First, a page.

Most Americans have a favorable view of former Secretary of State Hillary Clinton and think she will win the 2016 presidential election, according to a Reuters/Ipsos poll released on Thursday.
Fifty-seven percent of Americans who were aware of Clinton hold a favorable opinion of her, compared to 43 percent who see her negatively, according to the online survey. Nearly one-quarter of Republicans said they had a favorable view of Clinton, a Democrat.
While Clinton has not yet declared her candidacy for the White House, she is widely viewed as the front-runner if she does run. Over half of respondents said Clinton would "most likely win" the general election, and over half of Democrats and independents polled said they would vote for her in the party's primary elections, compared to just 10 percent for Vice President Joe Biden.
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"Benghazi" was the term that stood out most when respondents who said they had an unfavorable view of Clinton were asked to explain this perspective.
Overall, the term that resonated most among Americans was "strong."
Clinton's foreign policy record has come under fire in recent weeks with the formation of a House of Representatives committee to investigate the 2012 attacks in Benghazi, Libya, that killed the U.S. ambassador and three other Americans.
Clinton on Wednesday defended her tenure at the State Department, where she was the country's top diplomat for four years under President Barack Obama. Her husband, former President Bill Clinton, also played down questions on the health of the former First Lady, who is 66 years old.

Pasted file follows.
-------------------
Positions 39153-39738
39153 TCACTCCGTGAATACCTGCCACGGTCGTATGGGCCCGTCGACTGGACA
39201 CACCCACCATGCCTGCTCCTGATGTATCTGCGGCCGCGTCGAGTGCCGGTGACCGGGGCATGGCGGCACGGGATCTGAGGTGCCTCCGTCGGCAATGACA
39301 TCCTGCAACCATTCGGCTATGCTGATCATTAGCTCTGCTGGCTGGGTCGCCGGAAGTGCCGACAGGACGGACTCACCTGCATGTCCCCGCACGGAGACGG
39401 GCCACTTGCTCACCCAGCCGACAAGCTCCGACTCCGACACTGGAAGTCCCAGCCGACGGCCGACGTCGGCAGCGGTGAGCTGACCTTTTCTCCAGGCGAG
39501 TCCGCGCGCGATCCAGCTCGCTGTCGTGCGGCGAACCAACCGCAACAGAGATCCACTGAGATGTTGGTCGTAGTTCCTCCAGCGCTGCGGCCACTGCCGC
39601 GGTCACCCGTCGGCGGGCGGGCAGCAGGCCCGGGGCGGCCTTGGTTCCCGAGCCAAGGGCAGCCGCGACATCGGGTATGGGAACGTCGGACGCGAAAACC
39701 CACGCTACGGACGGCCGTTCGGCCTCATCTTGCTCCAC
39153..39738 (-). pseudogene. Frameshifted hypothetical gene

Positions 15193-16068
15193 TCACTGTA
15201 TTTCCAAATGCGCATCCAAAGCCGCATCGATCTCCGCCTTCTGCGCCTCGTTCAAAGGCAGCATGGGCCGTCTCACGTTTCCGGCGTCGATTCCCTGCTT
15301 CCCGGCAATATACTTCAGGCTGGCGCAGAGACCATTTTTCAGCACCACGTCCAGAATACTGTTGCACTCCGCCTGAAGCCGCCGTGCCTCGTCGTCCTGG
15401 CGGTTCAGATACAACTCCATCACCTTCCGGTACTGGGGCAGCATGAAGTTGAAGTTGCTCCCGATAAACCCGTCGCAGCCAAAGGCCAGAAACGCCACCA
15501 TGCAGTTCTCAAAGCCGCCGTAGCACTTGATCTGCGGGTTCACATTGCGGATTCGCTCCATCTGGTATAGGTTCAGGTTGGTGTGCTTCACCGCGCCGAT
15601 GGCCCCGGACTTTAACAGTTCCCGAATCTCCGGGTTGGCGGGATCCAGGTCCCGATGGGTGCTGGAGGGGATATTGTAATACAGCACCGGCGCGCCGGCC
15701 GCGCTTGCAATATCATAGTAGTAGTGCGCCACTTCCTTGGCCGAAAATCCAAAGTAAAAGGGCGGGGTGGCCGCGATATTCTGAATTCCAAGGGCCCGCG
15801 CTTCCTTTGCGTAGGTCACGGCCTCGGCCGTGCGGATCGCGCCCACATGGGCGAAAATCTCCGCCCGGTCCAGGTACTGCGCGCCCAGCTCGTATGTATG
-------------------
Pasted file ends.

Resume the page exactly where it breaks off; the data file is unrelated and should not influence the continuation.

While her poll numbers are high, politicians' favorability ratings tend to drop once they declare their candidacy for office and this will likely happen to Clinton too if she chooses to run, Ipsos pollster Chris Jackson said.
"When she's not in public office, you see her favorability shoot up because people who do think good things about her — but don't want to say that when she's a threat to win office — are more likely to talk nicely about her than when she is running for office," he said.
Clinton says she will not decide on a presidential run before November's mid-term elections. She is regarded by 56 percent of Americans as an effective leader, and 62 percent said she knows how to connect with voters.
After more than 20 years in the public eye, Clinton also enjoys extremely high levels of name recognition: 96 percent of all respondents said they were aware of her.
"That's presidential level-high," Jackson said. "The only people who have numbers like that are the president, maybe the vice president, and movie stars."
Ipsos polled 1,518 American adults online from May 11 to 15. The poll had a credibility interval — a measure of precision — of 2.9 percentage points.
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